OLEG PACHENKOV: EMERGENCE OF COMMUNITIES AND NEIGHBORHOODS IS THE SIDE-EFFECT OF WELL-DESIGNED INFRASTRUCTURE

08.08.2012, 12:06
posted in

Following the public forum, “Time to act: How to prepare a city for bike lanes”, we spoke with its moderator Oleg Pachenkov, an urbanist, sociologist and deputy director of the Center for Independent Social Research, about how bicycles can change the city.

Why have bicycles become a part of the conversation?

Bicycle transportation can increase social cohesion, which is very important in a city and something I think we’ve lost to a great extent. The bicycle is an open vehicle, it allows us to communicate with each other. When 60 percent of the population rides bicycles, you get completely different people and completely different relationships between them. You get something resembling an urban community. The difference between a mass of cars at a stoplight and a mass of bicycles at a stoplight is enormous.

Why are we doing this? For whom? What does the city gain from this?

It’s no coincidence that Viktor Vakhshtein, the director of the Center for Sociological Research at the Presidential Academy, asked precisely these questions during a recent discussion. They must be answered one-by-one, and the answers are connected. The questions force us to reflect, and in the process of answering them, we come to see that every city and every problem is unique.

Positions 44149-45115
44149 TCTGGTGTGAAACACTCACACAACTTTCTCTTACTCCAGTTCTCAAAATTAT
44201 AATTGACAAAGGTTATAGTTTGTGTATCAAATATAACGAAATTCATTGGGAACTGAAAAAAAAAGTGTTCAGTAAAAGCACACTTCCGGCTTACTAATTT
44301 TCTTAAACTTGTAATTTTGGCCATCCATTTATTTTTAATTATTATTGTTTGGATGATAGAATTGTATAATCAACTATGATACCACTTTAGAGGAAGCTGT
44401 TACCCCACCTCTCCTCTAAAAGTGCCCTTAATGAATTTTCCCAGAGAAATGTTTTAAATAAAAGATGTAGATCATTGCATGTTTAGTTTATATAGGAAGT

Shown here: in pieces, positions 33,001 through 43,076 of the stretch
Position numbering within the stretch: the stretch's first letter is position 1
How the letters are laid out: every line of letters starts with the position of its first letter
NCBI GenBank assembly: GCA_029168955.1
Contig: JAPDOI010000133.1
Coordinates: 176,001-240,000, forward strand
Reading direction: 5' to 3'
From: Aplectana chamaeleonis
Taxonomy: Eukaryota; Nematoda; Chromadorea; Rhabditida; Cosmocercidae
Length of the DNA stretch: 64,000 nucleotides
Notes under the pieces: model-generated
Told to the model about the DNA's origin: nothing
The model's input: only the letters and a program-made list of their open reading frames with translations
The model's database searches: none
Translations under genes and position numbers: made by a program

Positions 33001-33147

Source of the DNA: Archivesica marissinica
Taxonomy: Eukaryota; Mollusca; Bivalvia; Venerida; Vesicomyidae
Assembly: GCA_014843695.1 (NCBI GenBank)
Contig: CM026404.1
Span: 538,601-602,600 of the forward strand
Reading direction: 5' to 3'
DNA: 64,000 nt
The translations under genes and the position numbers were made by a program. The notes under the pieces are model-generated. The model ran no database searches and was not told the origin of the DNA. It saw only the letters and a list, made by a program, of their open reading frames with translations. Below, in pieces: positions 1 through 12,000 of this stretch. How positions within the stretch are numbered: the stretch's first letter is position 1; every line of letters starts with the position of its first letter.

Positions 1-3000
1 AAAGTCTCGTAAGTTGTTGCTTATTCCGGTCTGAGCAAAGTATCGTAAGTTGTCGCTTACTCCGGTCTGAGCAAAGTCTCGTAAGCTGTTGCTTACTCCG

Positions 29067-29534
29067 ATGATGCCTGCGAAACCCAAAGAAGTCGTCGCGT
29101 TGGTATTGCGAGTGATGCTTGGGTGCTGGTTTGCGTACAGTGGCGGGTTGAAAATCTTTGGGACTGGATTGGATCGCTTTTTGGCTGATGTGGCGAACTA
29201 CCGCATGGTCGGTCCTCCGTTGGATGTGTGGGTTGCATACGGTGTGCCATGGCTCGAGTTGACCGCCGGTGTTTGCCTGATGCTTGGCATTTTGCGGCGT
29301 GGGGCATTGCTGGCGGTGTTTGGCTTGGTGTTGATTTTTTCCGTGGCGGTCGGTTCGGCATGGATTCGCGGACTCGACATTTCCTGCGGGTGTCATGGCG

Resources are always limited, and we’re forced to make priorities. Sometimes we have to choose between different ways of improving the urban environment.

For example: Do we need more parking spaces and, if so, where should we create them? Should we invest in parking spaces or bike lanes, and in what ratio? Can we take bikes on the metro? Perhaps at certain times or in certain metro cars?

About the origins of urban life

Our colleague in New York [Hayes Lord, director of the Department of Transportation's bicycle program] recently talked about how New York launched bicycle tours of the city’s public art installations.

Once bicycle infrastructure reached a certain level of development, and once people began to grasp the concept of a “livable city”, someone had the idea of creating a bike tour of the city’s public art.

Up until then, public art wasn’t a part of most New Yorkers’ consciousness. Public art was for the people who lived around the corner from it. Now, thanks to the bike tour, New Yorkers and visitors can see the city from an entirely new perspective. This is an example of how we can change urban life by introducing new ways of interacting with the city, such as bicycles.

About the participatory effect

The most progressive city planners and managers understand that the participatory approach is the best one. End users must be involved in urban planning.

This is where independent organizations enter the picture. In New York, officials can rely on these organizations to help plan infrastructure improvements. In Moscow, these organizations are forming as a result of the planning process. In other words, the process of planning bicycle infrastructure is having an unexpected and very important side-effect — it’s creating neighbourhoods, squares and other public spaces and communitites.

Muscovites currently don’t belong to communities because they don’t have the time, reason, or desire to do so. But if you give people the opportunity to discuss what’s happening outside their windows while they’re on the way to the metro or the mall or the movie theater — via the bicycle — you can spark dialog that leads to collective action.